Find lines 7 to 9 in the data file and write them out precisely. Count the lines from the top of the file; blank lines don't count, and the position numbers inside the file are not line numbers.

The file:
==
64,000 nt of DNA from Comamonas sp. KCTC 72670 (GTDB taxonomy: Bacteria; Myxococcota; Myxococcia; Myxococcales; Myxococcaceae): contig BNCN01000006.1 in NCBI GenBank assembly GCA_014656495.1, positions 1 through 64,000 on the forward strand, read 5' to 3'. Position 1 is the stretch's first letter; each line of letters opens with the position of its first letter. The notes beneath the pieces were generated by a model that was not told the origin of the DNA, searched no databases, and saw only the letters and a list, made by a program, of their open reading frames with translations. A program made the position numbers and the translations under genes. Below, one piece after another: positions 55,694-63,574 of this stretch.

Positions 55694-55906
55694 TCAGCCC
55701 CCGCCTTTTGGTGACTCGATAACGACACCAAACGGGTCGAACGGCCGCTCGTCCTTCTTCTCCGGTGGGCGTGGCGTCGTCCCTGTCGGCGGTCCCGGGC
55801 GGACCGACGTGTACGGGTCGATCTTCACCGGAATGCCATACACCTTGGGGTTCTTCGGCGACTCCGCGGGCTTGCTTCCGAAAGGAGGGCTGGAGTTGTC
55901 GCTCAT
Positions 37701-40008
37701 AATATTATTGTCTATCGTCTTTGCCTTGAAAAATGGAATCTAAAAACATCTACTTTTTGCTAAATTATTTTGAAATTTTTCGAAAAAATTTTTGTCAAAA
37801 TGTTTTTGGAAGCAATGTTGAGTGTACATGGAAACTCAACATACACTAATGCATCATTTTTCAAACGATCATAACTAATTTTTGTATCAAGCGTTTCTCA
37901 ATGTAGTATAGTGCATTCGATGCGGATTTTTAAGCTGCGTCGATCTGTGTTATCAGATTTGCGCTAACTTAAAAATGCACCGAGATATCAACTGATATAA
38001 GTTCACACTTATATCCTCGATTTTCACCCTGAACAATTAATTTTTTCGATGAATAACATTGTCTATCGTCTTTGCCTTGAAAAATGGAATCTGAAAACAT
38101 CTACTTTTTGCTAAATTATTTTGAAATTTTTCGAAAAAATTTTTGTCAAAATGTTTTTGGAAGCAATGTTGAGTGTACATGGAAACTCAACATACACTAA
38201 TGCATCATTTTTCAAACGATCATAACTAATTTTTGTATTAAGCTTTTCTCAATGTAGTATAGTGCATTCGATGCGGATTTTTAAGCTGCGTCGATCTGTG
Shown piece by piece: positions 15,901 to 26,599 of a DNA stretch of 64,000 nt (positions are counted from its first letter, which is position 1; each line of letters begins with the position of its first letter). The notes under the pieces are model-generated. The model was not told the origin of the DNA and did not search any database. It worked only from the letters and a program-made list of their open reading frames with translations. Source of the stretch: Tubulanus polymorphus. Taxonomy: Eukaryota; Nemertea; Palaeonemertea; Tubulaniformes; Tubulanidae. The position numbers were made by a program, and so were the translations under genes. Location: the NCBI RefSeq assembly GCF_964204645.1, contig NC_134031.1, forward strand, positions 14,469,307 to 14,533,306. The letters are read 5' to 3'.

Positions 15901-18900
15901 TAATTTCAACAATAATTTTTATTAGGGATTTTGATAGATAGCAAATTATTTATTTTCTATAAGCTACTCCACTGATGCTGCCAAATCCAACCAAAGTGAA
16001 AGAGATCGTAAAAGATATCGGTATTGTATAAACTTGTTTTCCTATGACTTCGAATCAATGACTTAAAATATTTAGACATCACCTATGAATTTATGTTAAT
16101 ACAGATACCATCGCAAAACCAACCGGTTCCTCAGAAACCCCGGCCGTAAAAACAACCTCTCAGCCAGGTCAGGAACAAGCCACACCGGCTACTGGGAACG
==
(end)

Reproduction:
Positions 37701-40008
37701 AATATTATTGTCTATCGTCTTTGCCTTGAAAAATGGAATCTAAAAACATCTACTTTTTGCTAAATTATTTTGAAATTTTTCGAAAAAATTTTTGTCAAAA
37801 TGTTTTTGGAAGCAATGTTGAGTGTACATGGAAACTCAACATACACTAATGCATCATTTTTCAAACGATCATAACTAATTTTTGTATCAAGCGTTTCTCA